How does COVID-19 affect my commercial lease?And other FAQs, answered, by Mississauga, ON Lawyer
Few sectors have been affected by COVID-19 quite like commercial property. With social distancing requirements to support public health in full force, you may be among those tenants who have moved most (or all) staff to a Work-From-Home arrangement. Perhaps, you secured efficiencies from the work from home (WFH) arrangement, and plan to sustain it for the foreseeable future. If your workplace is not any one place, you may be wondering, “Why am I paying for a bricks and mortar location?”
Here, esteemed business and real estate lawyer Tarunjeet Gujral of Gujral Law Office in Mississauga, Ontario answers a few commercial lease FAQs.
Should I break or cancel my lease?
Of course, this is a decision that is as one of a kind as your business. You need to do some soul-searching. Consider if you are reacting reflexively to the social effects that have arisen during the pandemic. Even if you do not see your business ever going back to a fully staffed office, there may come a time when your team desires to return to the office, if only for a few days a week and as a “hybrid” arrangement. In the present environment, flexible work arrangements are key to retaining and attracting top talent. Many employees crave having the option of working within a socially distanced space, rather than working solely within the Zoom or Teams “universe.” Consider the longer-term implications of decisions made in the COVID-19 moment.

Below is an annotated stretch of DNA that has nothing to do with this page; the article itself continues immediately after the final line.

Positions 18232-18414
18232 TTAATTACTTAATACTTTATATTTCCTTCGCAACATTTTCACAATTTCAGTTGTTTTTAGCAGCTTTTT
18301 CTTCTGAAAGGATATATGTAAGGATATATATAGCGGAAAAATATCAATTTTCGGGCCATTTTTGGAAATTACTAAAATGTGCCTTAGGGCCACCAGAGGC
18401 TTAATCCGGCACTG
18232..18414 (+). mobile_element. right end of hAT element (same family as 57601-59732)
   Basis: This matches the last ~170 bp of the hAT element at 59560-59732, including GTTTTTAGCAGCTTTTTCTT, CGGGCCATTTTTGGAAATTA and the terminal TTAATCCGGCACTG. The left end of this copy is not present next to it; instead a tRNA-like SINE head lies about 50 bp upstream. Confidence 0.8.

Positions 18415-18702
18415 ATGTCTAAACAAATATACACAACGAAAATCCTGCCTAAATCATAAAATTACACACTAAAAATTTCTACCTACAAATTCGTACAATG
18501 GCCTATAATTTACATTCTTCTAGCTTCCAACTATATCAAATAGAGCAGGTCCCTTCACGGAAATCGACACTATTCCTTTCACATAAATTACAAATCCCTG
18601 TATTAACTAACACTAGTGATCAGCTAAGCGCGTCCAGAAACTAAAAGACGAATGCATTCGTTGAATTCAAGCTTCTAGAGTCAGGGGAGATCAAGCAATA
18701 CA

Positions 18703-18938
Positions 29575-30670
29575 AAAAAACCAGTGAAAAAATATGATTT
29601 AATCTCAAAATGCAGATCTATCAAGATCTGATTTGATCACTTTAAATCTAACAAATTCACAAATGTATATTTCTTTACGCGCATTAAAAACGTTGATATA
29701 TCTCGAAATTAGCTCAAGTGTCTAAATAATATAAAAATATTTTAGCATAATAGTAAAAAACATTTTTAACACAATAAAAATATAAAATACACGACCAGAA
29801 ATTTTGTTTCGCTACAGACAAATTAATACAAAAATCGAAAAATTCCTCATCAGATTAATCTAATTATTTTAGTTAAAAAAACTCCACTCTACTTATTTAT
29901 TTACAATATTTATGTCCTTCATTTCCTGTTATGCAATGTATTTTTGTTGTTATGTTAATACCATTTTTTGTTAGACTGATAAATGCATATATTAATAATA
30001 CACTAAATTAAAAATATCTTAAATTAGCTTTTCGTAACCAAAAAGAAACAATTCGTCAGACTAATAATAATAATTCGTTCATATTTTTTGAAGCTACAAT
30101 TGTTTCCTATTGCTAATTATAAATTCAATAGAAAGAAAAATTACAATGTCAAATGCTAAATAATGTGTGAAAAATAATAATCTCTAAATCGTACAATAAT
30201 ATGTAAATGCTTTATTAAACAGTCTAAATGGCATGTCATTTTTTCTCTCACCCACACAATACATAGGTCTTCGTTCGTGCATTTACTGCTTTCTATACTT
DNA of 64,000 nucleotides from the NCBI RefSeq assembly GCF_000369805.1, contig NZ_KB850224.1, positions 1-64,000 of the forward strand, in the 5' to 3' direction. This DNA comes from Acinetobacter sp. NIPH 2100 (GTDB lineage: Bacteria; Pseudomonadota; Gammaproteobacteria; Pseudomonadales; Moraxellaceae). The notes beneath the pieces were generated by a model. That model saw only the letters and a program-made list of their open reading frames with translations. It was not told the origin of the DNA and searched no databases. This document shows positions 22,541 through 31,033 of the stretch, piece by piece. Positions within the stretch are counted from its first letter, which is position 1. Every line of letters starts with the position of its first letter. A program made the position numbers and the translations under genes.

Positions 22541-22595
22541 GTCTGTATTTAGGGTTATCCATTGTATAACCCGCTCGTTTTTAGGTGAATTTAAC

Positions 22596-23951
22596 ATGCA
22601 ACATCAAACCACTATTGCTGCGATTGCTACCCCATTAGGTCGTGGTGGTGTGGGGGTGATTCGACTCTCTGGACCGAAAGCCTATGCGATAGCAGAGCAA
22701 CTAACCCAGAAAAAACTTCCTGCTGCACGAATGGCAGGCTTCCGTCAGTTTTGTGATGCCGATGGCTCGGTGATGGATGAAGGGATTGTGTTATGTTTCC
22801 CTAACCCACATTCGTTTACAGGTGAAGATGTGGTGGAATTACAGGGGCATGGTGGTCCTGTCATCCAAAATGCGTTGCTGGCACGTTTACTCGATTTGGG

Go through your lease to see the options and consequences of breaking the lease as well.
What happens if I break my lease?
Be aware that we are speaking quite generally. Contracts, situations, and property owner-tenant relationships vary considerably from client to client and business to business. So, clients should largely anticipate that, if their lease is broken before renewal comes up, they will have to foot what could be a cost-prohibitive bill. Remember: You may still be liable for payments for the balance of the lease. Additionally, depending on the commercial landlord’s current situation, they may be able to sue you.
However, it goes without saying that we are living in universally difficult times. Most landlords would rather have a tenant in the space than not. Have you talked to your landlord about rent forgiveness? Deferring payment? Speaking with the property owner/manager is the first course of action. Be sure to get any changes in writing. And bring the contract to us if you have any questions about verbiage within it. We are also experts in mediation and arbitration. We work hard to help clients avoid costly, time-consuming, and otherwise damaging legal action.
It also pays to consider that this is a “two-way street” situation. You may have spent years developing strong relationships with clients and vendors, just as your landlord may have spent years building a close relationship with you and your team. They want to preserve that relationship and will likely not want to embark on anything rash or that could destroy what took so much time to build in the first place. We look forward to taking a deeper dive into your situation and assisting you during these challenging times.Back to Home Page